For longer than I care to think about I had been meaning to drive down the mountain to Greenville, South Carolina. Greenville is one of those places that is making an effort to revitalize the downtown area, and at the same time smaller enclaves of retail and restaurant activity are springing to life. One of these enclaves is the Village of West Greenville. West Greenville was originally a a cotton mill village.
The nearby Brandon Mill employed over one thousand workers in the prosperous cotton mill days of the early twentieth century. The most famous person to ever work there was Shoeless Joe Jackson, who started his baseball career playing for the Brandon Mills team. For those of you who don’t know baseball history (or who don’t live with a Chicago White Sox fan) Jackson was involved in the infamous Black Sox scandal of 1919.
Today West Greenville is home to Kate DiNatale Vintage. It was there that I found this great late 1950s golf dress.
I knew the brand name Pat Perkins, but I had no idea the company made golf dresses. I knew them as a maker of affordable day dresses.
Fans of classic television know the Pat Perkins name because it is boldly featured in the opening credits of The Honeymooners. According to The Official Honeymooners Treasury, Mac Kaplan, the owner of Sunnyvale Inc. the maker of Pat Perkins dresses, gave the show a few dozen dresses for Audrey Meadows as Alice Kramden to wear on the show in exchange for a listing in the opening credits. Unfortunately, Alice always wore an apron that covered much of the dress, much to Kaplan’s chagrin.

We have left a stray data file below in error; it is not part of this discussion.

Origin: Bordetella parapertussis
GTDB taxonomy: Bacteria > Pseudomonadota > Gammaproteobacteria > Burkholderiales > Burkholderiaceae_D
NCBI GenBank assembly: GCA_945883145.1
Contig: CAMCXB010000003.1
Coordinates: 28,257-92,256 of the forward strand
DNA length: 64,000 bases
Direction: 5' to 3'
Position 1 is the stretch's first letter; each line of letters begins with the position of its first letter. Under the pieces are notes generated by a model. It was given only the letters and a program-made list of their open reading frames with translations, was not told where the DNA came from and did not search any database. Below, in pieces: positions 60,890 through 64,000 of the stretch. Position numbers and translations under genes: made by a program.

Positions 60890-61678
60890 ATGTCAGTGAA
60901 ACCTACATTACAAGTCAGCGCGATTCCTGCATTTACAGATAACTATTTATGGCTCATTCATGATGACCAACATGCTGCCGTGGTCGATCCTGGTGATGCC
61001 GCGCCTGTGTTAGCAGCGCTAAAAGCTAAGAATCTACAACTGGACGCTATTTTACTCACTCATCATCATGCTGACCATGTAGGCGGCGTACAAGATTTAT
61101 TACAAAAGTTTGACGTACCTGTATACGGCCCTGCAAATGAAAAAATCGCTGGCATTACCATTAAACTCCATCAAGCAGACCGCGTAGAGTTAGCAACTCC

One thing that makes a good golf dress is the presence of functional pockets. And I love these, with the top of the pocket forming a belt loop.
You can see how the breast pocket mirrors the styling of the lower ones. Because this dress is sleeveless, there is no need for adaptations in the sleeves. Do note the additional ease in the shoulders.
One place I always look for information on a brand or trademark is the Trademark Electronic Search System. It is a very handy tool, but it has to be used with caution. Even though the label has a little R for registered trademark beside “Fore Action”, I could not find it in the system. The only Pat Perkins trademark listed dates to 1962, and clearly states that the first use of the trademark is 1962. Some users might mistakenly take this to mean that the Pat Perkins label was not used before 1962, but we know that is not true. The registration is in fact referring to the brand name plus a slogan: “Pat Perkins, Reflecting America’s Most Treasured Daytime Dress.”
If you are ever in the Greenville area, a trip to Kate’s beautiful store is most recommended.